February 25, 2017 Edition
Next Thursday, the Senate Budget Subcommittee No. 3 on Health and Human Services, chaired by Senator Richard Pan will be hearing Department of Social Services items, including In-Home Supportive Services (IHSS) and the Coordinated Care Initiative (CCI). The Assembly Budget Subcommittee No. 1 on Health and Human Services will hear IHSS on Wednesday, March 8.
CHEAC has taken an oppose position on the Governor’s elimination of CCI and the IHSS MOE, which would shift roughly $623 million in costs in 2017-18 from the state to counties. That amount is expected to grow to roughly $1.6 billion by 2022-23. A shift in costs of this magnitude would have adverse impacts on 1991 Realignment funds and particularly funding dedicated to public health and indigent health funding.
CHEAC has signed onto a coalition letter with CSAC and our other county partners. Both the coalition letter and the CHEAC opposition letter can be viewed on our budget advocacy page.
Additionally, CHEAC, CWDA, CBHDA and CSAC hosted a joint webinar on 1991 Realignment to provide a greater understanding of the interaction between CCI, IHSS and 1991 Realignment. A recording the webinar and the slides can be found here.
Today the CHEAC Legislative Committee held our first meeting of the year to review the first batch of introduced bills. A complete bill list with actions from today’s meeting will be forthcoming. A few bills are highlighted below:
Dental Health Services
AB 15 (Maienschein) as introduced on 12/6/16 – Support
Requires DHCS to increase reimbursement rates for the Denti-Cal program for the 15 most common prevention, treatment, and oral evaluation services to the regional average commercial rate.
Drug & Alcohol Services
AB 40 (Santiago) as introduced on 12/6/16– Support
Allows the CURES database to integrate with health information technology systems enabling better system integration.
SB 167 (Skinner) as introduced on 1/23/17– Support
Requires DSS to request a waiver to allow for the pre-enrollment of otherwise eligible CalFresh applicants up to one month prior to the applicant’s re-entry from county jail or state prison. Requires the Department of Corrections Secretary to establish an MOU with the federal Social Security Administration to allow an incarcerated person to apply for and receive a replacement social security card and to allow the SSA to process SSI claims under the prerelease program.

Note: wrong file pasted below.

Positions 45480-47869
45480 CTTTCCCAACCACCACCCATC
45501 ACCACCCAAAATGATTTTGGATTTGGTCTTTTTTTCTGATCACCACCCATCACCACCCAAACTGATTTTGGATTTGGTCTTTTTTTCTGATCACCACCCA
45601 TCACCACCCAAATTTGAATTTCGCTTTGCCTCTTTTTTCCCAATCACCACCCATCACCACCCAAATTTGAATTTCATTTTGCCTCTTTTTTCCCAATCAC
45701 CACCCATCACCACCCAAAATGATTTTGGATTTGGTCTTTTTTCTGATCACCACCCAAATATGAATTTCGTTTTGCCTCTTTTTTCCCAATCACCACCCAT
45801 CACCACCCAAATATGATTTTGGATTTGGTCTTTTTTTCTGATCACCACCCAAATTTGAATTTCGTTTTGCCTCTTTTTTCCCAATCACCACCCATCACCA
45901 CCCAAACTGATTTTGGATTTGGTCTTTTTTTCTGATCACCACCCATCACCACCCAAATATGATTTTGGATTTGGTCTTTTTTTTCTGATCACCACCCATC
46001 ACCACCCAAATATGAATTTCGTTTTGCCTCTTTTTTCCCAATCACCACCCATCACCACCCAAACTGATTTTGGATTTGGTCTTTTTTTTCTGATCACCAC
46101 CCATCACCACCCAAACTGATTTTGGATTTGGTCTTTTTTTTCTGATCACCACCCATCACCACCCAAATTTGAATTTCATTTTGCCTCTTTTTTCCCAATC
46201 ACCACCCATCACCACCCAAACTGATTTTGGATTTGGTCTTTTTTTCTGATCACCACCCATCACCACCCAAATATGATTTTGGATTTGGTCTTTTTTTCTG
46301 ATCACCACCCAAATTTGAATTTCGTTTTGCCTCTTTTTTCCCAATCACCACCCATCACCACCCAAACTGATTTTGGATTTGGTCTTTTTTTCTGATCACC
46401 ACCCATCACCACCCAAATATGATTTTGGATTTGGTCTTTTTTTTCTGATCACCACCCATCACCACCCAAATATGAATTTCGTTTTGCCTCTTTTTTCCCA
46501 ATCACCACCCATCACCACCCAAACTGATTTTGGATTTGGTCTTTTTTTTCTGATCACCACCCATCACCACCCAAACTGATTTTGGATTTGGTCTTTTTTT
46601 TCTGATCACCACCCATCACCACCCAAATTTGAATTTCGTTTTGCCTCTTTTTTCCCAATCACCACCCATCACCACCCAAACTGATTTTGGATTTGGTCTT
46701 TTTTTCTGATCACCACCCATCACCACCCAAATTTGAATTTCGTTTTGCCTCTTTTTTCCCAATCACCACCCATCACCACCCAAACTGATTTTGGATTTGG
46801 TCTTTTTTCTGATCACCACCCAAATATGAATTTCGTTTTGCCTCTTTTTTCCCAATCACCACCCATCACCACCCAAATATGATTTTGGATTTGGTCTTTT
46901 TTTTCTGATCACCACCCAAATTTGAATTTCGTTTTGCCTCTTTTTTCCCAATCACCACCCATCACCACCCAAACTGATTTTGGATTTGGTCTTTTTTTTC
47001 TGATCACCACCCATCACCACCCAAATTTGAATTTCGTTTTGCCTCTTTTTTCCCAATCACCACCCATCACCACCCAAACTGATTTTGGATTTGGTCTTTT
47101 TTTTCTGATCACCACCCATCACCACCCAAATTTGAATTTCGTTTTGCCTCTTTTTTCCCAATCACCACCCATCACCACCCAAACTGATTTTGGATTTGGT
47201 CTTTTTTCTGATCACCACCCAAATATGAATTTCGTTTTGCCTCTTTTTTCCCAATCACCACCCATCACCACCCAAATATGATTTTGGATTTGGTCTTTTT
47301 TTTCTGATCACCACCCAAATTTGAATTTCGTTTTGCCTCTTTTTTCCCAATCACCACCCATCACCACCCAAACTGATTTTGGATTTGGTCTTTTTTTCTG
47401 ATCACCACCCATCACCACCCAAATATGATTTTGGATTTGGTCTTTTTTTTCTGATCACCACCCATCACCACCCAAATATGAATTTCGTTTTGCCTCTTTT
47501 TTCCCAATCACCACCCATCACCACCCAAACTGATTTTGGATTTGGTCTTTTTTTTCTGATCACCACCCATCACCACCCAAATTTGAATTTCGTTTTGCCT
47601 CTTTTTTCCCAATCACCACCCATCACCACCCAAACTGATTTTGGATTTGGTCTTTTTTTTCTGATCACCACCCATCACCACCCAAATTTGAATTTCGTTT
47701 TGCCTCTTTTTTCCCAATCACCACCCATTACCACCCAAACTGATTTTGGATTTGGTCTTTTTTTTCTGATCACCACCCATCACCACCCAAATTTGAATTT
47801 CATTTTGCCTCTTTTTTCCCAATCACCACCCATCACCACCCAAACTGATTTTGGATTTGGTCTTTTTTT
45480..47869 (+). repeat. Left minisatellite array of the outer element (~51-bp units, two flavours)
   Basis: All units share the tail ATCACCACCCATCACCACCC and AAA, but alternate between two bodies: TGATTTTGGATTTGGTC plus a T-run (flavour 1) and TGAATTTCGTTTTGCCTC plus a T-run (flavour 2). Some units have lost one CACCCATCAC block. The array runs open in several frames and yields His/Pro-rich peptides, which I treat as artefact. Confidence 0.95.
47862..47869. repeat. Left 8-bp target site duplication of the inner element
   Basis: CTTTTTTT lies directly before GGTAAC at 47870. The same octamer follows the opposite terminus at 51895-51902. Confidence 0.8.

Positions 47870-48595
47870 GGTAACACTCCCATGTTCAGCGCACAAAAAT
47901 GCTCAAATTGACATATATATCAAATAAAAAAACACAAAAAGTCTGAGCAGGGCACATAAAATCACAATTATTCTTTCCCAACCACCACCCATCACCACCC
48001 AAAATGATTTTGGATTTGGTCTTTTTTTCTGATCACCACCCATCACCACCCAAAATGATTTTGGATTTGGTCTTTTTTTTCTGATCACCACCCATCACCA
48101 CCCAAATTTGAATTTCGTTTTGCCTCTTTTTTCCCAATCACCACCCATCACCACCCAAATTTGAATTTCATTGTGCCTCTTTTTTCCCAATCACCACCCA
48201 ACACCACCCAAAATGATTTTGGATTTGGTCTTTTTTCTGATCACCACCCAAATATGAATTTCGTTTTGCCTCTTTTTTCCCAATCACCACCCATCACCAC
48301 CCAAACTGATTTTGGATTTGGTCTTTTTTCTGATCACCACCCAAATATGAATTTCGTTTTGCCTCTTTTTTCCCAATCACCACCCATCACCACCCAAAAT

SB 222 (Hernandez) as introduced on 2/2/17– Support
Would change the length of time an incarcerated Medi-Cal beneficiary’s benefits can be suspended from one-year to the length of incarceration. The measure is sponsored by County Welfare Directors Association and the Californians for Safety and Justice.
AB 62 (Wood) as introduced on 2/7/17– Support
Would require public housing authorities to implement policies to prohibit the smoking of tobacco products in living units, interior areas and outdoor areas within 25 feet of buildings. This is consistent with federal rules released last year by the U.S. Department of Housing and Urban Development, but uses California’s definition of smoking, which includes electronic cigarettes and vaping.
NACCHO Executive Director, Dr. LaMar Hasbrouck, resigned from his position earlier this week. As the NACCHO Board of Directors searches for a replacement, William M. Barnes, PhD, MBA, will serve as the organization’s Acting Executive Director.
Federal Action Update
On Wednesday, NACCHO hosted a Federal Action Update webinar that discussed the current state of affairs for public health in Washington, DC, prepared local health department staff to engage with their congressional members and staff, and discussed messaging and communications strategies. The webinar was recorded (link above) and slides can be found here.
The Legislative Analyst recently released a report providing an overview of the Governor’s proposals on implementing Proposition 56, the tobacco tax voters passed last year. They note that the Governor’s budget and allocation of increased tobacco revenues is reasonable and generally consistent with the requirements laid out in the initiative. Furthermore, they also weigh in on the controversy of the use of these funds in the Medi-Cal program (rather than increase provider rates as proponents had intended with these increased revenues) noting only that case law is thin on issues of supplantation regarding initiative raised revenues. And finally, they briefly discuss that if state revenues are more robust in May, the Legislature may have more flexibility in how to spend Medi-Cal revenues.